Lately I’ve come to realize that poems don’t have to be about relationships or troubled childhoods or the beauty of nature. Shocking, right?
When I first started writing poetry seriously, I tried very hard to make my poems sound like those of poets I admired – like Marie Howe and Sharon Olds and Anne Michaels and Dorianne Laux – which meant writing about the same subjects they wrote about, which meant writing about a suburban childhood less interesting than theirs’, and a very short period of adult relationships. I’ve written some good poems about these things. I’ve found surprising and poignant memories in them. But what I’m trying to say is, that by focusing on what I thought poetry was supposed to be, I’ve been stifling myself. My poems have not been as good as Marie Howe’s or Sharon Olds’, but I am not, after all, Marie Howe or Sharon Olds. And by opening myself up to new subjects and ideas, I’ve been producing the poems that only I could produce, and having a lot more fun doing it! This week I wrote a poem about something I previously could never have imagined as a subject for poetry – video games.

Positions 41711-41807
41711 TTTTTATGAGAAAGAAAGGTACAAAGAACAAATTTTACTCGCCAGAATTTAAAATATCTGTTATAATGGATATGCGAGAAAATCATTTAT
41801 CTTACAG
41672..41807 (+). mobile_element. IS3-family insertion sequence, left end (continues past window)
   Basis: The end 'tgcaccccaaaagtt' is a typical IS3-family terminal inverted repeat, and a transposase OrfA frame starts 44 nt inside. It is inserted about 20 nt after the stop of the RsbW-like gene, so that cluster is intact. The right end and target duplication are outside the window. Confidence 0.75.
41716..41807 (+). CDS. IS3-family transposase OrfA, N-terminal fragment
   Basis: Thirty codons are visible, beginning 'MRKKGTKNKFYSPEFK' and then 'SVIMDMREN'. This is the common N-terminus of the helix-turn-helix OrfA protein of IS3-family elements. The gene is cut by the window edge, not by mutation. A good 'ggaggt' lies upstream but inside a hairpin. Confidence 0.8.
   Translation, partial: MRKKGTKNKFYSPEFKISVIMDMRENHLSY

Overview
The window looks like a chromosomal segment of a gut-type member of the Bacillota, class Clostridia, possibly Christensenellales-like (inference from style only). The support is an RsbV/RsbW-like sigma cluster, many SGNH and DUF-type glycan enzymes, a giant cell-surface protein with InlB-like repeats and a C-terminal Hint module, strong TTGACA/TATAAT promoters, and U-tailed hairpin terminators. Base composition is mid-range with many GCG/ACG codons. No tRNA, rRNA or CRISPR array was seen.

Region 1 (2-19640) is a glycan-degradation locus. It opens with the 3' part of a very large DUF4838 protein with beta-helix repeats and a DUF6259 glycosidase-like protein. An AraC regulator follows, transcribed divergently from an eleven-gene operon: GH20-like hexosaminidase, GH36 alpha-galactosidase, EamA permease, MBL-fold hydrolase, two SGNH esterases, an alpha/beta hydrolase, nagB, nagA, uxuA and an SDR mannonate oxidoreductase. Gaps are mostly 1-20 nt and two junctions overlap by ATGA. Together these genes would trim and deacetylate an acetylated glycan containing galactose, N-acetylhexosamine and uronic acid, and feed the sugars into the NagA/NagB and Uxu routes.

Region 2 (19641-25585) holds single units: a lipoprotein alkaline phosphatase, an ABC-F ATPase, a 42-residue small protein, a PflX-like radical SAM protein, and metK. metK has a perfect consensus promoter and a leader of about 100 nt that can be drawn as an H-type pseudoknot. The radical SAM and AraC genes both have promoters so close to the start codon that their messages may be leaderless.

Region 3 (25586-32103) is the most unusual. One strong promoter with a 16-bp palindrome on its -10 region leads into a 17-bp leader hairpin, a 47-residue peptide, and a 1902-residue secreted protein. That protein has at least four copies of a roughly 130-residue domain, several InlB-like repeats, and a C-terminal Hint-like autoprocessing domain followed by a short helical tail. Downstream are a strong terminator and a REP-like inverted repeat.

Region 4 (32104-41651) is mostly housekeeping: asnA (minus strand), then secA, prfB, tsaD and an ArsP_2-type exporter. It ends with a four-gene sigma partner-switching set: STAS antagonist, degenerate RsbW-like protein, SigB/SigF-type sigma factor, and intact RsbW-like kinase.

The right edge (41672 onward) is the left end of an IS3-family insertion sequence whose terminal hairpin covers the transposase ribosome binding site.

The Uncanny Valley
Have you noticed the depth
of background noise in a video game?
How close it comes
to real life?
as the cars pass back and forth.
Somewhere a dog barks. The bell
chimes on a shop door
across the street. Footsteps
tap the concrete; the pedestrians
talk of small things. Far away,
the blue Amtrak hoots once,
twice, as your avatar’s flat
eyes blink, her weightless head
wobbles from side to side.